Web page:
The Hat and the Hart

After leaving religion, Davidson Hart Kingsbery puts his faith in music (and Hattie's).

Hattie's Hat is a time-honored institution, cherished as much for its architectural history as for the famous faces who've crossed its threshold and downed a beer. It's a relic from old Ballard, boasting the neighborhood's first-ever tile floor, the remnants of which are almost 100 years old, along with a carved wooden bar that's even older, rumored to have been hand-crafted in France. It's where Ryan Adams fell off a barstool stone drunk, where Neko Case worked in the kitchen, and where Adams' then-bandmate, Phil Wandscher, met Jesse Sykes and formed their band The Sweet Hereafter.

When Davidson Hart Kingsbery started hanging out there, his marriage fell apart. But it wasn't Hattie's fault. It was the cat's. Kingsbery, who recently released his debut LP, Two Horses, on Ballard's Fin Records, grew up in a strict Christian Science home. "I was in it pretty heavily," he said. "I hung out with the Mormon kids because we both kind of had the same rules: no sex, no drinking, no smoking, you know. We would have a pretty mild time on the weekends."

As a child, Kingsbery suffered debilitating breathing problems that, because Western medicine was strictly taboo, went undiagnosed and untreated. As a result, he turned to arts and music—instead of sports—learning piano, cello, drums, and guitar. It was only after Kingsbery left for college, away from the home he shared with his pet cats, parents, and sister, that he learned he was severely allergic to cats.

"It was a devastating realization that I didn't have to go through all that pain and suffering," he says. "It could have easily been prevented if it was just checked out. I'm not even sure I knew pet allergies existed because I was taken out of all health classes, like biology and chemistry. As soon as we started to talk about diseases, or blood cells or human health, the teacher would be like, 'OK Hart, you can go home now,' so I didn't learn a lot about things like that."

After attending the only Christian Science college in the nation, The Principia in Elsah, Ill., Kingsbery was already married to the first girl he dated there, before he was convinced religion was holding him back. The couple moved to Seattle in 2003. Shortly thereafter, their marriage crumbled.

"My divorce came quick," he says. "I started playing music and getting into the music scene out here, having beers and staying out late once in a while. Not really behavior she was used to, but it was new and fun for me. It was pretty clear she didn't want to be part of it. But I think some marriages end up that way, whether religion plays a part in it or not."

After splitting with his wife, and formally distancing himself from the church, he recruited a friend to play drums and found a bass player. The three formed Kingsbery's first band, Hart and The Hurricane, and soon added piano player Ben Strehle. The group was together for about four years until it faded away. "But we played a lot of shows and got to know a lot of bands."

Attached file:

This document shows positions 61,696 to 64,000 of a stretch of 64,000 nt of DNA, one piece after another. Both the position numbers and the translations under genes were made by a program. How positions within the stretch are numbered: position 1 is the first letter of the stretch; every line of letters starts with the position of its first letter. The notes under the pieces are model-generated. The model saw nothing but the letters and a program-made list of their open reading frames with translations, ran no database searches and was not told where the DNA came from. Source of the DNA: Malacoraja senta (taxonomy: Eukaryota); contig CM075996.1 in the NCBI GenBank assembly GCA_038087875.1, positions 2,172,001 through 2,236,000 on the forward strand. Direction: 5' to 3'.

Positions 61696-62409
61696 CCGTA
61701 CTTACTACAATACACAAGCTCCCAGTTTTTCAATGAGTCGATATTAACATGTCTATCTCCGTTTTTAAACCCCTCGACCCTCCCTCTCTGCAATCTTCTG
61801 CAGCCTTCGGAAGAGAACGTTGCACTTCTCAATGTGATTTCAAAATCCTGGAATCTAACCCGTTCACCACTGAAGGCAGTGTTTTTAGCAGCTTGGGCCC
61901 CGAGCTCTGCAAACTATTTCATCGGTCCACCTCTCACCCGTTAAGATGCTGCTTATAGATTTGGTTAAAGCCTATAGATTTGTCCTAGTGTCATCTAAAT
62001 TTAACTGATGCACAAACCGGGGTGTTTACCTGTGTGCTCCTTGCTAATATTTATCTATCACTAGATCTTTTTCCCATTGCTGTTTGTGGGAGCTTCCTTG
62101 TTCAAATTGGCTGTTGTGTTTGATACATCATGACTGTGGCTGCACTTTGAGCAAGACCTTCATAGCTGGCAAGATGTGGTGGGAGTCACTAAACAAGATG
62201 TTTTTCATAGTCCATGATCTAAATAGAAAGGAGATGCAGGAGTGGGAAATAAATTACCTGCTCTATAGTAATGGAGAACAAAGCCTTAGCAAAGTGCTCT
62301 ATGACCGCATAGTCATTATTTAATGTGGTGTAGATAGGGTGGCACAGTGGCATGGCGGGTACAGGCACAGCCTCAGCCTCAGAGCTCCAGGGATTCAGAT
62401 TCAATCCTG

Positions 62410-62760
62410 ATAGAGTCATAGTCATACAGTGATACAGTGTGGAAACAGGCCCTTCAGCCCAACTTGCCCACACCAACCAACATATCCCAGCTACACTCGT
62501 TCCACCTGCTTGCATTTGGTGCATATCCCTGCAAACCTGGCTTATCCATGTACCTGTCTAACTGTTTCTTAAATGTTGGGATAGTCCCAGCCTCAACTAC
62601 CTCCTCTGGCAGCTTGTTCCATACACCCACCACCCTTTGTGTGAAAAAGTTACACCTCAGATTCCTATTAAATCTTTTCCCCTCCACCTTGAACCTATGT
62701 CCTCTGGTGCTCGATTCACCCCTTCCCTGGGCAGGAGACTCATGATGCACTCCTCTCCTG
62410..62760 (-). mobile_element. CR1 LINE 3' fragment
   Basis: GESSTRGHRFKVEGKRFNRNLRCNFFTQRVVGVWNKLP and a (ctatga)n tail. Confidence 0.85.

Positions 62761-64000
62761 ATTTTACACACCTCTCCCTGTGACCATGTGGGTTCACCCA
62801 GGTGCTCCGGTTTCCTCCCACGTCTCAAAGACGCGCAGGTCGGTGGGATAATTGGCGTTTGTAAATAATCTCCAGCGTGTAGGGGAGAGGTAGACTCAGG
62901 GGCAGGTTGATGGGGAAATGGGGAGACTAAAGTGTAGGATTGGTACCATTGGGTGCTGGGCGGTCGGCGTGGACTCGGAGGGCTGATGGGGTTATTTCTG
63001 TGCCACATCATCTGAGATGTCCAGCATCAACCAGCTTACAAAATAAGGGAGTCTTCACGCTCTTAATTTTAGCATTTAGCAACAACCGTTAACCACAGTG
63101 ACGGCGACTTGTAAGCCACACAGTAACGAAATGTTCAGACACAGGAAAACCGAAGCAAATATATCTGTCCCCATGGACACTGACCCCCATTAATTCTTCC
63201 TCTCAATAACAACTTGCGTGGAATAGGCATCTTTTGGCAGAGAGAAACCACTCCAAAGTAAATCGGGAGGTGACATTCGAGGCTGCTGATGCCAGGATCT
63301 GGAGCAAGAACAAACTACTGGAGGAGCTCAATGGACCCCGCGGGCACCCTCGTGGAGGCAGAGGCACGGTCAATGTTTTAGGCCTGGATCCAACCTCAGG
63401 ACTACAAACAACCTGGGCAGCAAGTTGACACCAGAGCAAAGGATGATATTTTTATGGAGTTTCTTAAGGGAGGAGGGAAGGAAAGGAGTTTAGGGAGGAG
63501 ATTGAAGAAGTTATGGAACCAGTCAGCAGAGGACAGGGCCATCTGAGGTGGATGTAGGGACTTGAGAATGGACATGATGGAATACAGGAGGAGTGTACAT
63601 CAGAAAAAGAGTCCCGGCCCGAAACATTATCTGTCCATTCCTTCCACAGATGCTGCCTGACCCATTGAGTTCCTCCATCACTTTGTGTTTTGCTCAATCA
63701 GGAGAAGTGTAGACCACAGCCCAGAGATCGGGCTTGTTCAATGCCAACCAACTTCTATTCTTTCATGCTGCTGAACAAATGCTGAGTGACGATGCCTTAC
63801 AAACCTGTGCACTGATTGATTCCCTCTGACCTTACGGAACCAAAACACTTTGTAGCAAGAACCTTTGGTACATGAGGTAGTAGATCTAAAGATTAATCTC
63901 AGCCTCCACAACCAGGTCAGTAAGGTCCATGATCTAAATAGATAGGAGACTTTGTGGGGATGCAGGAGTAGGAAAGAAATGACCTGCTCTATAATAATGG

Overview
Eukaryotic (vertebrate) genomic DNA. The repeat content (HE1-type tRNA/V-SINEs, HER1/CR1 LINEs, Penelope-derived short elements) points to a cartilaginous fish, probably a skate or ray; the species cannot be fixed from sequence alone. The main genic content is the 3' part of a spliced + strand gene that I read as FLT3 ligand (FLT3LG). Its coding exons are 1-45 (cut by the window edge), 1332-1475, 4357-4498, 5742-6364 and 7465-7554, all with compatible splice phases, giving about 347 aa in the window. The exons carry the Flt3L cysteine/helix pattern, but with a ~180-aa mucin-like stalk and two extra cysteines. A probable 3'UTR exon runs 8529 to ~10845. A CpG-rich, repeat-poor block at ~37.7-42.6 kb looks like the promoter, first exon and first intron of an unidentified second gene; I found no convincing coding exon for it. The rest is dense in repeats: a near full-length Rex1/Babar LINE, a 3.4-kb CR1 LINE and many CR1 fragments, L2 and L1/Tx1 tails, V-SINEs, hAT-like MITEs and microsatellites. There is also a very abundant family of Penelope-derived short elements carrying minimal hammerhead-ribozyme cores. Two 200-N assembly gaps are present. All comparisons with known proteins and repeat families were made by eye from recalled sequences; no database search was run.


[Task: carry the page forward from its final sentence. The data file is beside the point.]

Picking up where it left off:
One of those bands was Brent Amaker and the Rodeo, the "new wave country" outfit that shares with Kingsbery's group keyboardist Strehle and drummer Bryan Crawford. With his renewed perspective on life and music—music he claims he'll be writing "til I die"—Kingsbery keeps a bit of wisdom the bandleader shared with him in his pocket. "He once told me you can always play country music no matter how old you are."

Kingsbery soon found a regular gig at Hattie's—as the house band for the venue's "honky tonk" Thursdays, a role he'll reprise on Aug. 23—and discovered a tight-knit music community he had never known before. "That was a really great gig for us because it was a residency, and everyone knew we were going to be here."

With dancers attending—and drinking—reliably each month, Hattie's owner, Max Genereaux, gave Hart a thank-you gift. "We like him so much here we gave him his own hook for his hat," Genereaux said. Indeed, a gold-plated plaque inscribed with the words, "Reserved for the hat of Davidson Hart Kingsbery," sits just below a hook reserved for Kingsbery's trademark accessory, a Stetson Silverbelly, a gift from his dad. Kingsbery is the only person to receive such an honor at Hattie's.

Even after leaving religion, Kingsbery maintains a loving relationship with his family. "They've always encouraged me to be myself. When I was into Kurt Cobain and grew long hair and wore cardigans with weird T-shirts and looked like an idiot, they let me play my drums in the living room and let me record my music there. They've always been really good about supporting me as an a musician."

It's an unconventional upbringing that's worked in his favor; Kingsbery and his band have a deal to record another LP with Fin Records (just a few doors up from Hattie's) at Wallingford's Jupiter Studios in September. Both of his parents have come out to see him play. "My mom came to one of the shows and got hit on by a couple of older guys who offered her a drink. I think it made her really uncomfortable," he mused. "But she got through it."

gelliott@seattleweekly.com

 
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